02 July 2007

books in Paris

Here's a little more about books in Paris. This was first posted on the Buffalo Poetics List and is here a little bit corrected & expanded.

I was very impressed by the general quality of literary books in Paris. Paperback books are generally sewn, printed on high quality paper, and expertly printed (registration, consistency, etc.) with good design and a graceful sense of page layout. A good example is POÉSIES: Oeuvres Complètes de Mohammed Dib, introduced & edited by Habib Tengour (himself a terrific poet), which is massive at almost 600 pages, and is an important book by a poet I hope becomes available in such an edition in English (this one is in French), and not a "fine art" book at all, but still a lovely graceful book that is a pleasure to handle even at its size. It's my project to translate, just for myself, with an eye to improving my French (which needs a great deal of improvement) along the way. So far I've finished all of two poems, or really finished one in notes in the book and one in my head.

In terms of smaller presses, I picked up a visually delightful book with text by Nicole Malinconi and images by Jean-Gilles Badaire titled La Porte de Cézanne, published by &esperluète editions, which is not in France but in Belgium. I came home with a beautiful small chapbook (in size, not so small for a chapbook in terms of number of pages) by Sarah Riggs, translated into French and published by Éditions de l'Attente, titled 28 télégrammes. And I saw a couple of books from Minute Editions which looked really good. I looked in a bookstore for the one by Frederic Forte (whose presence at our translation seminar was a definite plus) but could not find it. I also like the books coming out from La Presse, which is bringing out French poets in English. One particularly great one from that press is Wolftrot, by Marie Borel.I saw many more books in bookstores but didn't note all the press names and titles. A return trip will definitely be required.And I might have said that Rod Mengham's Equipage books are published by him in Cambridge, England.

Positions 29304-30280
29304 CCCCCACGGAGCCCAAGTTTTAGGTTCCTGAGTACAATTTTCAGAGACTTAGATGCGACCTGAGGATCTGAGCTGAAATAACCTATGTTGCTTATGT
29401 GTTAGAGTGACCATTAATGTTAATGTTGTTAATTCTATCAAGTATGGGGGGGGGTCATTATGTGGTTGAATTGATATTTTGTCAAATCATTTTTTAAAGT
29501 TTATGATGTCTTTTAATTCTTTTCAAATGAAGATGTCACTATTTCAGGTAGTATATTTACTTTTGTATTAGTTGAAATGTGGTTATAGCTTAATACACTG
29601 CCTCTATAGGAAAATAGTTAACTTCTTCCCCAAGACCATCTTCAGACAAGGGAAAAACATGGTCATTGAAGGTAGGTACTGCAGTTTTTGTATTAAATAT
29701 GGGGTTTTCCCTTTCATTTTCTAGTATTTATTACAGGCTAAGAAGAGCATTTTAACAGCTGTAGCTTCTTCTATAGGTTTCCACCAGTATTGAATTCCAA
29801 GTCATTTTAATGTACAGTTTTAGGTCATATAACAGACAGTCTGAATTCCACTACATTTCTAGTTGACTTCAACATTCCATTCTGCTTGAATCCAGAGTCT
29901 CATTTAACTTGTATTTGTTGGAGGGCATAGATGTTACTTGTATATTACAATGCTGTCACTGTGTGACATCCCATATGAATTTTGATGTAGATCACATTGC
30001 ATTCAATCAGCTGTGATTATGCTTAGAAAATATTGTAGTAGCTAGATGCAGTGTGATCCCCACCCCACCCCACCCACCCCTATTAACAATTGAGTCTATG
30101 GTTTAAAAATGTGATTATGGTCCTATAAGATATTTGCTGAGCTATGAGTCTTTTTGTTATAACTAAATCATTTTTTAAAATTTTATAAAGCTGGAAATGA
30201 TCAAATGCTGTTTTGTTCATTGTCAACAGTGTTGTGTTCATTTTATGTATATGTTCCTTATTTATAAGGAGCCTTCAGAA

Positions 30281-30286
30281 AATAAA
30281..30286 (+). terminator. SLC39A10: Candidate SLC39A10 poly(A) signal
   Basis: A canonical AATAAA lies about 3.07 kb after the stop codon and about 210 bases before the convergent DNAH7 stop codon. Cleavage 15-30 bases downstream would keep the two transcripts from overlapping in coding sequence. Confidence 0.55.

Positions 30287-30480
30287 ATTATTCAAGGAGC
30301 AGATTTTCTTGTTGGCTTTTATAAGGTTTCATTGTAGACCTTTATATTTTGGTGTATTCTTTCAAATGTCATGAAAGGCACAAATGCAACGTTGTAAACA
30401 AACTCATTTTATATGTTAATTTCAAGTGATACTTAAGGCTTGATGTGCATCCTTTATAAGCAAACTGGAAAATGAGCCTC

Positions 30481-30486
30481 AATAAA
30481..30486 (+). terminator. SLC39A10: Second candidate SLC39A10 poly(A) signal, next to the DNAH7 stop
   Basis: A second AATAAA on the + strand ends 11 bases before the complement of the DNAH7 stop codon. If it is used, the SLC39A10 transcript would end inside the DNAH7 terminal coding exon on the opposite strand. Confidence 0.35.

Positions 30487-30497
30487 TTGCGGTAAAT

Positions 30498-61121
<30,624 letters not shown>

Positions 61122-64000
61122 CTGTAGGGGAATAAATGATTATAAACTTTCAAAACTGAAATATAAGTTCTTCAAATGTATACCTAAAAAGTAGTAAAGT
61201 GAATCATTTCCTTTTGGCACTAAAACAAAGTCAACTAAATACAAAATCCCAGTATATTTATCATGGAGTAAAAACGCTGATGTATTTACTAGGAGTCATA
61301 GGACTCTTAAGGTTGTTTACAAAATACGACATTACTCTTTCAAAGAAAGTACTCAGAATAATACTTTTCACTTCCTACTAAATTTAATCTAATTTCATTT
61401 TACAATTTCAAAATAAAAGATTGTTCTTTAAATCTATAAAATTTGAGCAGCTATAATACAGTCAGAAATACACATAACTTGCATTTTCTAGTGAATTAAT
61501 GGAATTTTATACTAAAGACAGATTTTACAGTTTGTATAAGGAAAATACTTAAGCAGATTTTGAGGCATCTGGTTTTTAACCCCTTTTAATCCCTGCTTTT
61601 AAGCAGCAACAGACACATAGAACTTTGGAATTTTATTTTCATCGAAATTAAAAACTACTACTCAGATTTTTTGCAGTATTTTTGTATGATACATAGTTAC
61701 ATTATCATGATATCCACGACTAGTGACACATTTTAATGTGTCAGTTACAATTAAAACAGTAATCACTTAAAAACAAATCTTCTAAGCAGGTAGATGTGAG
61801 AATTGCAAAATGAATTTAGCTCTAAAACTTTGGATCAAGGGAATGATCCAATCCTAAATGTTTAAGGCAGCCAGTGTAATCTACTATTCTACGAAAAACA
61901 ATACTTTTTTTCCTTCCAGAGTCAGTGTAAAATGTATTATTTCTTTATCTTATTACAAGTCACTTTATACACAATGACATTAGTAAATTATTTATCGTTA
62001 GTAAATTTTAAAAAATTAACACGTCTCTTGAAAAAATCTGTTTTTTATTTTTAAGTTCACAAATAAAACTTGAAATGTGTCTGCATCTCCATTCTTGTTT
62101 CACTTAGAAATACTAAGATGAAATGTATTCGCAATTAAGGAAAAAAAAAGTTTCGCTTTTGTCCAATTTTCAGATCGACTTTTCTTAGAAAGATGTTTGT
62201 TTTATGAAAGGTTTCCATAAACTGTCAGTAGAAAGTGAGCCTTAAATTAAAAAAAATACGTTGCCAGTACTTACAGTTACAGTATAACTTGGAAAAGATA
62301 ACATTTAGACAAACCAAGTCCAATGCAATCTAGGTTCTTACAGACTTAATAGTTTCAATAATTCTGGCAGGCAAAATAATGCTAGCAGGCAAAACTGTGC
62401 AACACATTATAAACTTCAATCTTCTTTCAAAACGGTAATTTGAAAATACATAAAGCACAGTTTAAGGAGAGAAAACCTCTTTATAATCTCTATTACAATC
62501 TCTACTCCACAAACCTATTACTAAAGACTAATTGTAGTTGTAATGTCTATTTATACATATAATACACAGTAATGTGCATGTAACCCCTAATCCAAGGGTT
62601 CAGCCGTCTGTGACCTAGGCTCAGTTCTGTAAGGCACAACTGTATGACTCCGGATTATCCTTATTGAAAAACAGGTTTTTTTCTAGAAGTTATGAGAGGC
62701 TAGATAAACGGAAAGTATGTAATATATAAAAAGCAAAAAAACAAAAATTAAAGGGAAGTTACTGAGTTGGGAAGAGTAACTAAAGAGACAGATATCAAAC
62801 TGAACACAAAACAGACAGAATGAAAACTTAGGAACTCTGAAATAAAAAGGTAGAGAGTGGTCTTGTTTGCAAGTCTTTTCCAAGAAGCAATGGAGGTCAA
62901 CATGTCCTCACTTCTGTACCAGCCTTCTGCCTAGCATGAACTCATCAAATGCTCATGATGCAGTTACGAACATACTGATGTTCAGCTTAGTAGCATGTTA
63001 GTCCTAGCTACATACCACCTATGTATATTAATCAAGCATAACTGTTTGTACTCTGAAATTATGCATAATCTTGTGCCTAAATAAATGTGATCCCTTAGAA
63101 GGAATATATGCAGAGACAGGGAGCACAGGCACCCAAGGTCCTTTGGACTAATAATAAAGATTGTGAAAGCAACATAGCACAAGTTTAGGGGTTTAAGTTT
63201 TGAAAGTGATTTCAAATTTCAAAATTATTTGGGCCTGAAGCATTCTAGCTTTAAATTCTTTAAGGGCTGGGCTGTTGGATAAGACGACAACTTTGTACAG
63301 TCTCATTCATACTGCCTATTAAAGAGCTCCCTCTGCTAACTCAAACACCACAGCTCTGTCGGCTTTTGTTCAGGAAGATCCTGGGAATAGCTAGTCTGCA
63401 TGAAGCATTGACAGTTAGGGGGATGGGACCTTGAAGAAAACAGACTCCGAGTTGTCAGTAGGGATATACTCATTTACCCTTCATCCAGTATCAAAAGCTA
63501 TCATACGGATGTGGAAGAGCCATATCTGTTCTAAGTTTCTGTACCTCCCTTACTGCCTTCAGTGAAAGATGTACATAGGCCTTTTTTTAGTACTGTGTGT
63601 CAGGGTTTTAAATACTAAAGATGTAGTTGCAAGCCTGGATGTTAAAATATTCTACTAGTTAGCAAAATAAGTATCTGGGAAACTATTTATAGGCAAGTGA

Speaking of England, arranging a dinner with David Miller in London was one of the great things that happened on our trip away. If you share the concerns of this blog & Chax Press about poetry, you will definitely want David's book In The Shop of Nothing from Harbor Mountain Press in Vermont. I'll be writing more about that elsewhere, but it's one of the very best books of poetry I have read in the last several years. It's just out and may not even quite be at bookstores or SPD yet. But look for it; you will be glad you did.

David has also sent me a book he co-edited for the Tate museums (Tate Publishing) titled Music while drowning: German Expressionist Poems. Works by Kandinsky, Schwitters, Ball, Heym, Trakl, Stramm, Lasker-Schüler, and several more, specifically including the visual artist/poetry connections in that Expressionist group of writers and artists. My favorite poem of the moment has to be "The Sun," by Hugo Ball. Stunning! Now I'm looking for the German text, although Christoper Middleton's translation here is superb.